I wasn't sure what to make of this race for my goal.  My goal was really to come in under 2:45 since I have not been running much this spring and had only been back on the plan since the beginning of April.   I ran with the Smart Pacers at the 2:35 time frame and figured I'd play it by ear, but that I'd start out with the pace team so I wouldn't go out "turbo" out there and wind up bonking.  I had not seen an elevation for the race, but from photos of the 2012 race I knew there to be some rolling hills.  For your information:  the race is entirely rolling hills.  We started out the driveway and then turned onto the street.  People kept jackrabbiting up from behind, dodging people and some near misses as they tried to get up with their fast pace groups within the first block of the race. First, I think this is pointless at this stage of the race and second, it's just dangerous.  One of the Smart Pacers was trying to yell at the folks behind to be safe with passing and she went down in a blaze of glory. . .hitting something on the course (okay, a bright orange cone), but she was fine and came up ready to go.   I've often wondered about pacers, who they are, what their normal pace is, etc. The pacers had answered questions and provided some background before the race. . . one of them was a Boston Qualifier which means basically that they are use to running about half again, if not twice as fast, as this group was going to run--no wonder they can offer words of encouragement and run at the same time!

Pavement markings in various colors for the finish line area. 
The couple hills were deeper than the rest and  we knew that we'd have them on the way back as well.  I was feeling quite good until we headed east  and into the rollers.  Rolling hills are harder, I think, than just one or two since your body just keeps taking a beating.  Several more water/aid stations and then we turned north and headed to the turn around point which seemed farther away than it should have been.  More water stops, house owners and visitors with kids and dogs at the street intersections, more back and forth passing, being passed, by the same people (which I think is nice, since you know you're really in the right pace group, and you can start your own competition in the event). The headwind from the north seemed to have come on stronger here. Several of us commented it seemed about 15-20mph and others said that is what was mentioned on the news.  Walking was no shame for me in this race, and I am not afraid to admit that I did plenty of it into the wind.  I'd run up part of a hill and then walk part and repeat. . . anything to keep the mind off the running.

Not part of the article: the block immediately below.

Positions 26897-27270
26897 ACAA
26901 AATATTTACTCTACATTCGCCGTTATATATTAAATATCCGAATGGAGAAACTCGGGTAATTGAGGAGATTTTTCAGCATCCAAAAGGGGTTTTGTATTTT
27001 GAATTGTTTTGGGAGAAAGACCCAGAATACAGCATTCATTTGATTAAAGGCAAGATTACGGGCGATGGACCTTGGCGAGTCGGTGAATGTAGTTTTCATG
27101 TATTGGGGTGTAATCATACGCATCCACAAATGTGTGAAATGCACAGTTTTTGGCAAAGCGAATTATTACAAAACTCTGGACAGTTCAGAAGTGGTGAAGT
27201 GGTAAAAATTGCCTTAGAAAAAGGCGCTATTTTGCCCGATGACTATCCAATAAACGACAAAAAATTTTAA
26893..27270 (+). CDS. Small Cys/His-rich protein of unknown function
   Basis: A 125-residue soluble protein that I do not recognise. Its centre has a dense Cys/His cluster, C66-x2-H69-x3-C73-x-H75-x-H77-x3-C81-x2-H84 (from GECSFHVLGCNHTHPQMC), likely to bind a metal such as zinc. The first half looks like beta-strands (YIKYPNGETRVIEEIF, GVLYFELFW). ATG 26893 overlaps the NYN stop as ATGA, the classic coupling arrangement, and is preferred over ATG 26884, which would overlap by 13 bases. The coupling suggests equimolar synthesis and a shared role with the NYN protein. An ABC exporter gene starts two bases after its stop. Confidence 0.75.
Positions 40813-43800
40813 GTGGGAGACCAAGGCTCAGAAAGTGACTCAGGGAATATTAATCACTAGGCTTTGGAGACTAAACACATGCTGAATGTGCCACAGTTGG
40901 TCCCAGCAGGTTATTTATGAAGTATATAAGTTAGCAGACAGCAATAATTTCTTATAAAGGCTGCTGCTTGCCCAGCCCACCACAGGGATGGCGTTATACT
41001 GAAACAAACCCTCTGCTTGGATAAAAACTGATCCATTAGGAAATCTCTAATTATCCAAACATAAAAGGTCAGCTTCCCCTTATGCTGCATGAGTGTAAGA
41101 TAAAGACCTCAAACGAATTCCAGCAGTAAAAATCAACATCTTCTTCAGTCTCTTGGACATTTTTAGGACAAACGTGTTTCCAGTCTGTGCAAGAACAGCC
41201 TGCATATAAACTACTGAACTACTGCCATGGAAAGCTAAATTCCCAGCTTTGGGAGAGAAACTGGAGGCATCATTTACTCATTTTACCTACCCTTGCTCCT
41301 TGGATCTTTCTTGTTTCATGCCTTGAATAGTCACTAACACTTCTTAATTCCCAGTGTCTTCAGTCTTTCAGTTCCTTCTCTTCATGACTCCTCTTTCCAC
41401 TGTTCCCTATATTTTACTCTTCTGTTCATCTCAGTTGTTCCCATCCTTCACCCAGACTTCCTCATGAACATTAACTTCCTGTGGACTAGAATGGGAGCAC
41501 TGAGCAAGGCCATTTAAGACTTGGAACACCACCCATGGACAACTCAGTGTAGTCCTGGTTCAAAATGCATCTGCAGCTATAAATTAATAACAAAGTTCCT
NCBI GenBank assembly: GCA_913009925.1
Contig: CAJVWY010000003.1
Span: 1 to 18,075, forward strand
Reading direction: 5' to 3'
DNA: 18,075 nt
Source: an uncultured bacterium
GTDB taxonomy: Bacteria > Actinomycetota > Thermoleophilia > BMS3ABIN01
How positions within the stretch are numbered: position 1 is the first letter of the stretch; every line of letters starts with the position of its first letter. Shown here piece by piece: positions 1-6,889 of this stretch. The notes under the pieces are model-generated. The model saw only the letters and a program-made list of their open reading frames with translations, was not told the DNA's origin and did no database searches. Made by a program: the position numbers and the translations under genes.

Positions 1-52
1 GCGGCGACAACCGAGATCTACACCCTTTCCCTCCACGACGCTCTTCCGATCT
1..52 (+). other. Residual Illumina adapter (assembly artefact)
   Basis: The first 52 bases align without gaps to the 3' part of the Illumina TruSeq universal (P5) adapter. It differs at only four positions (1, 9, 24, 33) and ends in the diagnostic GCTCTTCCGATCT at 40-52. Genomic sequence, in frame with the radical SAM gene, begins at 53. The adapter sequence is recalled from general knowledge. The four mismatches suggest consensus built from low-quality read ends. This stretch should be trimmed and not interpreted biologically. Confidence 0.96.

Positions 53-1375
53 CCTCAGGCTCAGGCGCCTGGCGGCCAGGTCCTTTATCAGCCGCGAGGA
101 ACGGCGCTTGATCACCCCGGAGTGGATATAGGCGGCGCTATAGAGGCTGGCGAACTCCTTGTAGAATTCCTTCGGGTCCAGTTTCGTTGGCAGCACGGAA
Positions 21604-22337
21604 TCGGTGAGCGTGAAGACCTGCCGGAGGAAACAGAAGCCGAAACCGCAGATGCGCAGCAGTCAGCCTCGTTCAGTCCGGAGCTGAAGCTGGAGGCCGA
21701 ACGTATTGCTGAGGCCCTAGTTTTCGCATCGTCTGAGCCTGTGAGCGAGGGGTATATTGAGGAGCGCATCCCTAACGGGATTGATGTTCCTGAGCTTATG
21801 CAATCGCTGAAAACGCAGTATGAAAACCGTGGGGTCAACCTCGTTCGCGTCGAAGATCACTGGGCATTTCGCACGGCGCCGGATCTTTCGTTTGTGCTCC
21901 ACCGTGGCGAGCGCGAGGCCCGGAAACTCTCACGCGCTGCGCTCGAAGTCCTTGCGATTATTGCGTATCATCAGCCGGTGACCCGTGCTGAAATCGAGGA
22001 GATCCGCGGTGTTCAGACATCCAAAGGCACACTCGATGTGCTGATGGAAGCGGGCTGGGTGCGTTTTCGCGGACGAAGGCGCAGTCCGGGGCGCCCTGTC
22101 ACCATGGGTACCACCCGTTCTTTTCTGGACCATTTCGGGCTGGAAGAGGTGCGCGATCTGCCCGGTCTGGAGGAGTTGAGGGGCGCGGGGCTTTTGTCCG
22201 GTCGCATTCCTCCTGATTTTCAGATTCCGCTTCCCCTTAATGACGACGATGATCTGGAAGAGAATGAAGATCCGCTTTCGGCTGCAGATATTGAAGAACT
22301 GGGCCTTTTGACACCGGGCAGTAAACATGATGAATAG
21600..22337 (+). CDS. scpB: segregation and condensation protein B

Alas, I noticed NO Holsteins in the fields--none! Actually, I noticed very few bovines around at all. There were some off in the distance that were black or dark red, huddled under the shade and windbreak of a some trees.   The area might be rural, but being 30 minutes from SW Lenexa, it really is a boom town area for commuters who want the simpler life (a/k/a urban sprawl which is everywhere).  
Cute turn around signs for the 5K and half course. 
The turn around I thought would just be some basic intersection with just a few fire/police--after all, each other intersection had so many on duty, it just seemed like they'd have to run out!  That wasn't the case though.  At the turn around we had the SWAT team mobile unit--the huge RV. COOL!